BU Film School

Wednesday, August 10, 2005

FT 540 Reading: A Question of Attribution

Screenplay info
Written by: Alan Bennett (also play)
Film info: http://us.imdb.com/Title?0105204

Synopsis
Blunt and restorer are looking at an ex-Titian, which is called Titian and A Venetian Senator. The ex-Titian hasn't been cleaned. Blunt gives lecture on slides -- sang-froid of martyrdom.

Chubb conducts his own examination of Blunt, showing him photos for identification. He asks questions, wants to make sure Blunt isn't bored. Blunt says the talks keep him on his toes. They talk about art. Chubb wants to take the chronological approach. Blunt says art has no goal -- history of painting is not simply a progression towards photographic realism.

Restorer shows Blunt the ex-Titian, which has now been cleaned, showing there are not two figures but three. Puzzle -- who is the third man?

Chubb shows photos, asks questions. Blunt has surprisingly good memory for details. Blunt answers questions about another painting, The Allegory of Prudence, says it's a puzzle picture. Chubb misidenfities wolf as dog. "There's not a 'hang' of it." He says Chubb is using techniques of facile identification (from his job). "Appearances deceive. Art is seldom quite what it seems."

Phillips, a student, arrives. Blunt sends him for a suit. Colin, a footman, meets Blunt and Phillips at the palace. Blunt wants to remove the Triple Portrait for identification, replacing it with an Annunciation. Colin and Phillips spot the Queen (who's supposed to be opening a swimming pool), they hide. Blunt, on steps, doesn't notice until he gets down from stairs.

Queen and Blunt talk about many things: is there such a thing as art history? being on one's best behavior, one not at best. Queen likes facts -- asks about Poussin. Queen has no pleasure in acquisition. (Throughout, Queen points out objects that have been given to them.) Queen likes things to have a line around them. Portraits don't quite capture queen -- she doesn't want to be captured, not entirely. Copying photographs is cheating. Portraits supposed to show secret self -- Queen: "So we don't know whether you have a secret self." "Paintings make no claims, Ma'am ... it is we, the beholders, who make claims for them, attribute a picture to this artist or that." Queen -- context also matters (background, pedigree). Blunt thinks word fake is inappropriate. Queen spots Phillip, he comes out. Queen goes. Colin comes out. "What were you talking about?" "I was talking about art. I'm not sure that she was."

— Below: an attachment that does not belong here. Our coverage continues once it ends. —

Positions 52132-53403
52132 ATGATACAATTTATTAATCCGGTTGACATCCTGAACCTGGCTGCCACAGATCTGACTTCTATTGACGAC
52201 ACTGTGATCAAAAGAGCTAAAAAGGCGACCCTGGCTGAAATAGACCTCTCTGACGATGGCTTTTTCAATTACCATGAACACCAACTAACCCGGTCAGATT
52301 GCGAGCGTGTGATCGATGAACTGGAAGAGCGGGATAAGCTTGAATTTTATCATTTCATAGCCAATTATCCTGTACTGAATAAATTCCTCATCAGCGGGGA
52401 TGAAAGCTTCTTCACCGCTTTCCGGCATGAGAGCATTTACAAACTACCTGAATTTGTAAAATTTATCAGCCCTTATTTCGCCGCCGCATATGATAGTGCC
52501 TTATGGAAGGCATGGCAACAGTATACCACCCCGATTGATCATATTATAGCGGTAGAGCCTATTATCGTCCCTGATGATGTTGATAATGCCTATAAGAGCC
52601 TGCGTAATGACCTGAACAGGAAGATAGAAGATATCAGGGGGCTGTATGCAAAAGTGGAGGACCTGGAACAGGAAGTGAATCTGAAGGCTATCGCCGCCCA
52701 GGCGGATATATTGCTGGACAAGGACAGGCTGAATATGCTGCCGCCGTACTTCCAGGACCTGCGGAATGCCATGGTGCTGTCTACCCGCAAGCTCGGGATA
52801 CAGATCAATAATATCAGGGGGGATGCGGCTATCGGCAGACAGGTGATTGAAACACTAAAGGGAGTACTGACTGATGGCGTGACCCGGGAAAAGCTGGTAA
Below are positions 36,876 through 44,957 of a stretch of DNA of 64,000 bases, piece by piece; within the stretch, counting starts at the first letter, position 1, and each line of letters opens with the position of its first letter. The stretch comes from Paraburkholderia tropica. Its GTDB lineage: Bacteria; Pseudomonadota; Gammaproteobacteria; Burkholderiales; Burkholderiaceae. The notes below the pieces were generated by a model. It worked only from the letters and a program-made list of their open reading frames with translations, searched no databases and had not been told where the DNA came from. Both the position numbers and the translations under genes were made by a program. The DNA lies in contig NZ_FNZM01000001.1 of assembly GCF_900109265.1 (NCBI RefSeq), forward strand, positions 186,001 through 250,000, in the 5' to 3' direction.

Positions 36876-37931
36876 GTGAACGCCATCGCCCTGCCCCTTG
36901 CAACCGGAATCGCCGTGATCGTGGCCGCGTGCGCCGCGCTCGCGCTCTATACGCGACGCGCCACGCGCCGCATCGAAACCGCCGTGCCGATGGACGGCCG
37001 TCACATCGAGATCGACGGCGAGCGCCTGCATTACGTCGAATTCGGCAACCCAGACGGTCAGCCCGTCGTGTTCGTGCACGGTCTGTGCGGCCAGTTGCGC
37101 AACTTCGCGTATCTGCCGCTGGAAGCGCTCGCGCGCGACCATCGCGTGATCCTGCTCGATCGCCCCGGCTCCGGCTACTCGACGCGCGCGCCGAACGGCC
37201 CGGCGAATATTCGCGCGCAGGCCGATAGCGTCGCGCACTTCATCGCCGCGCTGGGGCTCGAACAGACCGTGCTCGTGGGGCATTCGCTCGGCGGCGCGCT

Blunt lecturing again at Courtald Institute. Compares Allegory of Prudence to Triple Portrait (formerly Titian and a Venetian Senator). Blunt posits that the third figure is Titian's son (also pictured in Allegory), revealed after cleaning. X-ray revealed 4th man. Rotating slide reveals 5th man. Blunt's warning -- paintings are not there to be solved.

Chubb warns Blunt that he will be named, attributed. Government promised immunity, but not anonymity. Chubb says evidence points to someone else behind them all. Blunt brings up example of Berenson, who'd posited a friend of Botticelli's (Amico di Sandro) then found proper attribution. Chubb counters with example in which painter for Mother and Child works did exist as hypothesized.

"A whole gallery of possibilities. The real Titian an Allegory of Prudence. The false one an Allegory of Supposition. It is never-ending."

My notes
-- based on stage play. very, very, very talky.
-- a lot left for reader/viewer to surmise.
-- parallels between art historian and security guy. Both looking for explanations, facts.
-- fake, or just something by another name?
-- British humor, specially for her Majesty.
-- moves fluidly between scenes.

FT 540 notes (from 06/03/03)
-- perspective, context changes how people see things.
-- attribution not only of paintings, but political matters.
-- good guys are now traitors. Major subject for black comedy. No official statement to be trusted.
-- characterizations ambiguous.
-- Alan Bennett member of undergrad satire troup at Oxford (Beyond the Fringe).

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